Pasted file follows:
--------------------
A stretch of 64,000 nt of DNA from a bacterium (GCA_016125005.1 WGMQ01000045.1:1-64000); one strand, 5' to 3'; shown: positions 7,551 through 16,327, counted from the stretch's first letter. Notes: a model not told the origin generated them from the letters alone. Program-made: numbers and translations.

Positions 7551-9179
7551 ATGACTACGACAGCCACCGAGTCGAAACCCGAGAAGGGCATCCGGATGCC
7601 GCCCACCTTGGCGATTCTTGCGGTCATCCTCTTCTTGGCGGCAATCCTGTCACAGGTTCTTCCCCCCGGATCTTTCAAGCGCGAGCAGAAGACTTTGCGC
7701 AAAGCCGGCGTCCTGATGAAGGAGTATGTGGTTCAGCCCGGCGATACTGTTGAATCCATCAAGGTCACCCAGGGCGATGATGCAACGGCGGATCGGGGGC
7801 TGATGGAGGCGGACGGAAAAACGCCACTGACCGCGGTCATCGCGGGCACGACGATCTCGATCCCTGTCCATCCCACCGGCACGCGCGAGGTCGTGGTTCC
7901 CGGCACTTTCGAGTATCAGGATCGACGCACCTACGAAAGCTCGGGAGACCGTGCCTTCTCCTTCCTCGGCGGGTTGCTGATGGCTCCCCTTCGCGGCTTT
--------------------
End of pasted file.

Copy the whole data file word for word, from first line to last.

A stretch of 64,000 nt of DNA from a bacterium (GCA_016125005.1 WGMQ01000045.1:1-64000); one strand, 5' to 3'; shown: positions 7,551 through 16,327, counted from the stretch's first letter. Notes: a model not told the origin generated them from the letters alone. Program-made: numbers and translations.

Positions 7551-9179
7551 ATGACTACGACAGCCACCGAGTCGAAACCCGAGAAGGGCATCCGGATGCC
7601 GCCCACCTTGGCGATTCTTGCGGTCATCCTCTTCTTGGCGGCAATCCTGTCACAGGTTCTTCCCCCCGGATCTTTCAAGCGCGAGCAGAAGACTTTGCGC
7701 AAAGCCGGCGTCCTGATGAAGGAGTATGTGGTTCAGCCCGGCGATACTGTTGAATCCATCAAGGTCACCCAGGGCGATGATGCAACGGCGGATCGGGGGC
7801 TGATGGAGGCGGACGGAAAAACGCCACTGACCGCGGTCATCGCGGGCACGACGATCTCGATCCCTGTCCATCCCACCGGCACGCGCGAGGTCGTGGTTCC
7901 CGGCACTTTCGAGTATCAGGATCGACGCACCTACGAAAGCTCGGGAGACCGTGCCTTCTCCTTCCTCGGCGGGTTGCTGATGGCTCCCCTTCGCGGCTTT